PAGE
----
The success of other efforts, such as the "Take Back The Streets" campaign, is not so easy to track, and have no clear method for monitoring progress.
Is this a problem? Could be. But there are reasons to believe that it is not that much of a problem. We monitor progress for two reasons: one is to check how we are doing. Do we need mid-course corrections? The other reason is to be able to report back your successes to people who have given money, effort, or political support, to be able to say, "See? It made a difference."
If you are doing something like cleaning up a river, you will need some numbers and scientific tests to monitor your progress -- so many parts per million of this pollutant, so many of that one. If you are cleaning up a street corner, such numbers are a lot harder to come by. Is it more effective to set up an ice cream stand on the corner, or to have choir practice there? Are any of the young men coming in for job training actually drug runners? Yet numbers may be less relevant than educated personal observations. A street that is a drug haven is not hard to spot-- no families hanging out on the street, just young males, even on a hot summer evening; the young men not playing basketball or talking loudly, just hanging; cars cruising slowly; whispered conversations; guys draped over the public phone, as if waiting for it to ring. When the organization, like Bethel, has a tight, intermeshed relationship with the community it is trying to transform, simply noticing the effect of their actions is often sufficient feedback for mid-course corrections.
The primary reason that we need to report back successes in most community initiatives is that the people who are working together have little experience of each other. An organization that has grown up organically, building a long track record with the community, with sponsors and advisors, has built a level of trust that makes it less necessary to be able to report successes on each initiative in quantifiable measures.
Still, Bethel would like to be able to report its successes in deeper, more accurate and more comprehensive numbers, mainly so that they can influence public policy and help other groups get started. "In order to heighten the opportunity," says Nelson, "we need to have a research and evaluation arm that collects data and looks at the impact that we are having. We have done always done `Lessons Learned' on troubled programs, but we haven't always done it on the ones that worked." A recent grant will allow Bethel to hire consultants to study the problem of quantifying Bethel's affect on its community.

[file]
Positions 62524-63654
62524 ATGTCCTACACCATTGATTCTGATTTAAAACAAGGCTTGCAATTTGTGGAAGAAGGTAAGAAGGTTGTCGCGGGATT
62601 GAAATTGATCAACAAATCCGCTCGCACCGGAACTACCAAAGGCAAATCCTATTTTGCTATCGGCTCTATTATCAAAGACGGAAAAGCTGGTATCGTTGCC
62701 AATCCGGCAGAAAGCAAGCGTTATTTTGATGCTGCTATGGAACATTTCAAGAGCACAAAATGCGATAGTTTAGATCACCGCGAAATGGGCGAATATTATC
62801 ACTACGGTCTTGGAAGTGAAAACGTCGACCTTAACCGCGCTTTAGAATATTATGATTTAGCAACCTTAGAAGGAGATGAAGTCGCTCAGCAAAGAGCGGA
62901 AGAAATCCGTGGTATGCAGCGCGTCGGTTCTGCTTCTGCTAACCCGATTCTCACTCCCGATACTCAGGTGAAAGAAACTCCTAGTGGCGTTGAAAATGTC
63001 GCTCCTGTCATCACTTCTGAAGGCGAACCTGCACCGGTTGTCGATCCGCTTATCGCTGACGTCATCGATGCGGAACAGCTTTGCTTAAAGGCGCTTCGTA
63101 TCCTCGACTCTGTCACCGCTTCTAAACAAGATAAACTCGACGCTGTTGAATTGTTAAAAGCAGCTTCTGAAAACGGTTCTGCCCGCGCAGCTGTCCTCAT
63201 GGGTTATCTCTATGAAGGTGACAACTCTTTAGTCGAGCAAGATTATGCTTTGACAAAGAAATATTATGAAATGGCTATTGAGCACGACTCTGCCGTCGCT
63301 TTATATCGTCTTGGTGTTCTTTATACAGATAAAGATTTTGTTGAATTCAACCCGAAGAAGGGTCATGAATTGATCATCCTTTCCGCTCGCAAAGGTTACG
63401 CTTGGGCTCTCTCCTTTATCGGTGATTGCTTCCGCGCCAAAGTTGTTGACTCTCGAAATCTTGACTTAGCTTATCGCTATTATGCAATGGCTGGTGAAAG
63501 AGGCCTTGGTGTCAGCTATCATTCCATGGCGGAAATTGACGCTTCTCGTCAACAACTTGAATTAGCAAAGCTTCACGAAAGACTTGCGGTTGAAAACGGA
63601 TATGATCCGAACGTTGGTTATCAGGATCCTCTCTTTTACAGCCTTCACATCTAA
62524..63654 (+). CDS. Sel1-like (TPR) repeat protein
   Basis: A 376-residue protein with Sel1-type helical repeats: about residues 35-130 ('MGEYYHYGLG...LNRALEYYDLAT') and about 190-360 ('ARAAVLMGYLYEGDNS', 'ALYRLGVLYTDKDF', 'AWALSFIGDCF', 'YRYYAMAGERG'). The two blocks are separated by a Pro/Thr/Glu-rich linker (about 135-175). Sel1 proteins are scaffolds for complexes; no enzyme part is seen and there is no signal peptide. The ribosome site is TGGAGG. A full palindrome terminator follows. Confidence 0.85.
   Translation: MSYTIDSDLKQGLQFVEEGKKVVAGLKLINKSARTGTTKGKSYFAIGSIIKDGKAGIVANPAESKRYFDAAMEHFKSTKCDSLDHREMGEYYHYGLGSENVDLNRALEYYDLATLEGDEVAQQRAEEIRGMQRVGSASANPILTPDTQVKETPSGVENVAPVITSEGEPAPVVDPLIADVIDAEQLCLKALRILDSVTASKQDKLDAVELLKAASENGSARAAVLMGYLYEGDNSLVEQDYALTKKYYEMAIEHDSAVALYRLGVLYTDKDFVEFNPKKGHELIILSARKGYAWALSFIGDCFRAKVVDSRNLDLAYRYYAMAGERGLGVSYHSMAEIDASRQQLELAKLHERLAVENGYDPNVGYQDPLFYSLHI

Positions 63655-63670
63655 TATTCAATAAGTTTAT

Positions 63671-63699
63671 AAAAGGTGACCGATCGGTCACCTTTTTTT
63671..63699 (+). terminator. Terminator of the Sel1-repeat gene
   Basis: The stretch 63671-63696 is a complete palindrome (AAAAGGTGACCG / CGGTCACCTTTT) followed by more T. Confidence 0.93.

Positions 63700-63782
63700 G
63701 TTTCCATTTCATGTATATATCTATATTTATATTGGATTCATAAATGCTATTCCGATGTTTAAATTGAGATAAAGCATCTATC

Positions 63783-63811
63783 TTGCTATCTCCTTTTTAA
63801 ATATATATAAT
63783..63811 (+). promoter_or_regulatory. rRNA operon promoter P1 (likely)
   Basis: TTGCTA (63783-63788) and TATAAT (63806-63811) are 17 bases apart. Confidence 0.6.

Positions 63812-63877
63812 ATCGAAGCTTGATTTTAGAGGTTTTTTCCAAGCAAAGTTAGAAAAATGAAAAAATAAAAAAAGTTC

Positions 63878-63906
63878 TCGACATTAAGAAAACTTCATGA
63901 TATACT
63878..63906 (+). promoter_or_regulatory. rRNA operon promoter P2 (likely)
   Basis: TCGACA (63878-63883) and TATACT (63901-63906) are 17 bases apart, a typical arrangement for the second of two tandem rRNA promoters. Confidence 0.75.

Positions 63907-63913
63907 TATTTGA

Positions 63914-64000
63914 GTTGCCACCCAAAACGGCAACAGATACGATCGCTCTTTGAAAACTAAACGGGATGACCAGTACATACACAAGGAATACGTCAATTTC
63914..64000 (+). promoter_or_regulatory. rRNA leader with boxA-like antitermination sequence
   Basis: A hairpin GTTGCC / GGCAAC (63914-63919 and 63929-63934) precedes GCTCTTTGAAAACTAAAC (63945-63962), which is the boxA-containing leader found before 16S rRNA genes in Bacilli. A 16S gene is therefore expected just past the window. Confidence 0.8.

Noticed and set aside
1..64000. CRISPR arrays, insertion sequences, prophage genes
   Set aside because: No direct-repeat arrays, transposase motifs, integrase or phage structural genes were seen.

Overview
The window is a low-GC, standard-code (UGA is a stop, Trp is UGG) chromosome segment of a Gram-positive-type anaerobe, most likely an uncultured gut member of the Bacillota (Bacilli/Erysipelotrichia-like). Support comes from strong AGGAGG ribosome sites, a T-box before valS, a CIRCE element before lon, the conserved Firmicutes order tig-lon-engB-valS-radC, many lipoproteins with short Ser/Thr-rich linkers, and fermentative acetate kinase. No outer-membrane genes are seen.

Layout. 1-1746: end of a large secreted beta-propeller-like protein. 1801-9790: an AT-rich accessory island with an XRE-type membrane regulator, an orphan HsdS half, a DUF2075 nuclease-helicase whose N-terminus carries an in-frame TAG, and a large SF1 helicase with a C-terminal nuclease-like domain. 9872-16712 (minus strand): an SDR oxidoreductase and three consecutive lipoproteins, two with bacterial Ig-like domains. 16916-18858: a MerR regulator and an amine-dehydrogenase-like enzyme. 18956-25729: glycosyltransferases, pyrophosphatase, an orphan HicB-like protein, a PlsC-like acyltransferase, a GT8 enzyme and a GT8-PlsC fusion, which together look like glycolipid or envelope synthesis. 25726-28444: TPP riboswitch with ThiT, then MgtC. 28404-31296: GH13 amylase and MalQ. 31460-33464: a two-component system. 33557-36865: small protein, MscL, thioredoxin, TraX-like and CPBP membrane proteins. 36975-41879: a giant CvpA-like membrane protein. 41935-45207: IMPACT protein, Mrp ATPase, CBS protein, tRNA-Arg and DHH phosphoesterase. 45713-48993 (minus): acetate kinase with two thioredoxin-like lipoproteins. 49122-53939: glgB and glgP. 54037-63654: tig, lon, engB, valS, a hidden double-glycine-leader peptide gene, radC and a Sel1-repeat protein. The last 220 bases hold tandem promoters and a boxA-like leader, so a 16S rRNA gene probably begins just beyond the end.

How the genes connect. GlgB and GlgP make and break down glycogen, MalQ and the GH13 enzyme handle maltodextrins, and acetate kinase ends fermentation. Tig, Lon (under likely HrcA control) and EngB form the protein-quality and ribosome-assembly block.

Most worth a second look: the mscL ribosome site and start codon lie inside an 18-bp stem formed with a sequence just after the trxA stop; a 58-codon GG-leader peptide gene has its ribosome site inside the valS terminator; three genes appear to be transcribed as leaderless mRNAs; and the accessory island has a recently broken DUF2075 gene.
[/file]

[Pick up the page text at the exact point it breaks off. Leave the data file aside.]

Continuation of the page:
Organizing the Effort: Because of the way it has grown, the Bethel New Life effort has taken a variety of organizational structures to fit different needs. The main structure is permanent and formal: a not-for-profit community development corporation, independent of its founding church, with a board of trustees and a board of advisors. That, in turn is part of several other consortia, including Westside Isaiah and the West Garfield Empowerment Zone Collaborative. A number of Bethel New Life's projects, such as the recycling business, are set up as subsidiaries. Others are joint ventures with other organizations, or straight contractual relationships. Some relationships, such as those with the organizations that provide healthcare to the people in Bethel's senior programs, have no formal shape at all.
Bethel has evolved away from "trying to do everything ourselves," as Nelson puts it, and toward partnerships. Experiences with attempting to be a healthcare provider in the late 1980s and early 1990s convinced Bethel that there are some things that are better left to others.
Bethel New Life allows us to see how the fight to rebuild community can take many different shapes -- in fact, it must take a different shape for every community. And yet while the shape on the surface may be different, there is much about the work that is deep and constant -- a reaching back to roots for the true values of the community, gathering the strengths of the whole community, and creating a future together based on those strengths and values. "That's how Bethel evolved," says Nelson, "but it doesn't have to take that long. I tell people to just start somewhere. The next steps will come. The evolution will happen. If you try to be global and wait until you can do everything at once, you can end up waiting too long."